“I feel it used to be roughly mutual that I might reside in a foster house versus with them,” says Bonham, who spent his early years in Guelph. His mom died a few years in the past; he by no means noticed her after he left house and he has little touch along with his 4 brothers and two sisters.

That transfer used to be in 1971, when the mining the city used to be descending from a height because the uranium capital of the sector. Handiest two corporations nonetheless operated there and just about three-quarters of citizens had moved away.

His foster oldsters, he says, “had been great, don’t get me improper, however I wouldn’t believe them my alternative circle of relatives. I used to be by no means that just about them.” However his early life wasn’t depressing.

“I turned into very impartial and slightly self-supporting,” says Bonham. “I by no means were given into medication or the rest.”

He used to be the youngest child in his highschool magnificence — he’d skipped grades 4 and 5 — however he thrived through becoming a member of teams just like the yearbook committee, the place he used to be editor.

“I didn’t in reality have a social lifestyles, it used to be extra the standard stuff you bring to mind {that a} good child would do,” he says.

He used to be entrepreneurial even then, launching “Circarnifair,” a turducken-like title that the 14-year-old made up through combining circus, carnival and honest. The development raised $20, partially thru a haunted wooded area path with a 10-cent admission. He gave the cash to the Salvation Military.

Bonham began his personal paper, interviewing youngsters for tales concerning the neighbourhood. He handwrote them on two pages, double-sided, and delivered the editions.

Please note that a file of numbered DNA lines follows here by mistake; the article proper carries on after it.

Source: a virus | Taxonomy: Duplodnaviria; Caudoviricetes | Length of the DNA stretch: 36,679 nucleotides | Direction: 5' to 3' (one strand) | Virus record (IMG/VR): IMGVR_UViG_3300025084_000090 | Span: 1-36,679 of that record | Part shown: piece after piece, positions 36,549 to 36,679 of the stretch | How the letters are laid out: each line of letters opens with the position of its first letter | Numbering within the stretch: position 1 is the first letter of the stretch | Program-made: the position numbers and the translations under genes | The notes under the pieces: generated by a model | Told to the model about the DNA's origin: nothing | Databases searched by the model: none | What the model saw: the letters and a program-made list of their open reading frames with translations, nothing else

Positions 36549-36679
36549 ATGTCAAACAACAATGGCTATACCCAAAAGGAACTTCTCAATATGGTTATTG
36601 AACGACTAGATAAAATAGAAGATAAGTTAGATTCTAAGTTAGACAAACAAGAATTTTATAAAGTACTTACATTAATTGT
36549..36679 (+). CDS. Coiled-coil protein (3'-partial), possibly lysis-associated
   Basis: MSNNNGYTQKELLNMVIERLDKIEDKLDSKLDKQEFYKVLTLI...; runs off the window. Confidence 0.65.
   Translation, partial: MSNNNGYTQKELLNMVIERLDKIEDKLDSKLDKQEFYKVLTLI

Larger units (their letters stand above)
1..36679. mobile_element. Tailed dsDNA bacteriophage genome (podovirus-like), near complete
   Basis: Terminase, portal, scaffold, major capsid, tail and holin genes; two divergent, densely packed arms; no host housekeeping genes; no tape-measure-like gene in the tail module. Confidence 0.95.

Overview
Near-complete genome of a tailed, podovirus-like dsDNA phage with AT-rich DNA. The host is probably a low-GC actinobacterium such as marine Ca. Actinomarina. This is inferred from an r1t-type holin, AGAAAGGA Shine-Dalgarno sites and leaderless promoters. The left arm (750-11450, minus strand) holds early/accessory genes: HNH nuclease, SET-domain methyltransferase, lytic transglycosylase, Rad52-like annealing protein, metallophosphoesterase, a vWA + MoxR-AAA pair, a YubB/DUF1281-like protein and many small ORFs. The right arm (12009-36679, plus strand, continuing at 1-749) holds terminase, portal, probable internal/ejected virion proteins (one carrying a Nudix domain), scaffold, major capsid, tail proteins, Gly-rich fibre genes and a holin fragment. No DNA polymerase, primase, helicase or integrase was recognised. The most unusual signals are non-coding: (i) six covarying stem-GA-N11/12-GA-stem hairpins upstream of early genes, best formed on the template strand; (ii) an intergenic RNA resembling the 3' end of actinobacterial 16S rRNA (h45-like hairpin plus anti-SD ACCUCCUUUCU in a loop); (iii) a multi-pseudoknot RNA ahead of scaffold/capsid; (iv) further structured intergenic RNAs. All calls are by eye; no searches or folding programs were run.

“I didn’t know I used to be an entrepreneur on the time, however I at all times sought after to be in industry,” says Bonham. “I cherished to learn annual studies, and notice who used to be at the board of administrators. I knew I sought after to have affect.

“Most probably I didn’t know what it supposed on the time, however I sought after to be a president of an organization.”

He completed Grade 13 with the absolute best marks in seven topics, together with song and math. However he confronted every other hurdle.

His steerage counsellor and his oldsters sought after him to check chemistry at U of T’s Scarborough campus. They didn’t suppose he may care for the principle campus within the giant town.

Bonham used to be made up our minds to check economics and industry on the college. He advised them he would take a yr off and paintings to pay for his research. His foster oldsters had been dissatisfied and kicked him out of the home.

For a yr, he labored at a {hardware} chain. Bonham turned into warehouse supervisor and stored sufficient for college.

He were given in to U of T and lived in place of abode, downtown.


Mark Bonham's donation helped buy a run-down Victorian house, which was renovated and expanded so that Casey House hospital is now 53,000 square feet. The new building officially opened last year.
Mark Bonham’s donation helped purchase a run-down Victorian space, which used to be renovated and expanded in order that Casey Space medical institution is now 53,000 sq. ft. The brand new development formally opened closing yr.  (DOUBLESPACE PHOTOGRAPHY)

Bonham used to be doing his grasp’s on the London Faculty of Economics when he made up our minds to return again to Toronto and get started a mutual fund.

He’d earned a trade diploma at U of T operating part-time and in the summertime at Canada Lifestyles, the place he discovered how to shop for and promote shares in mutual finances and do the accounting.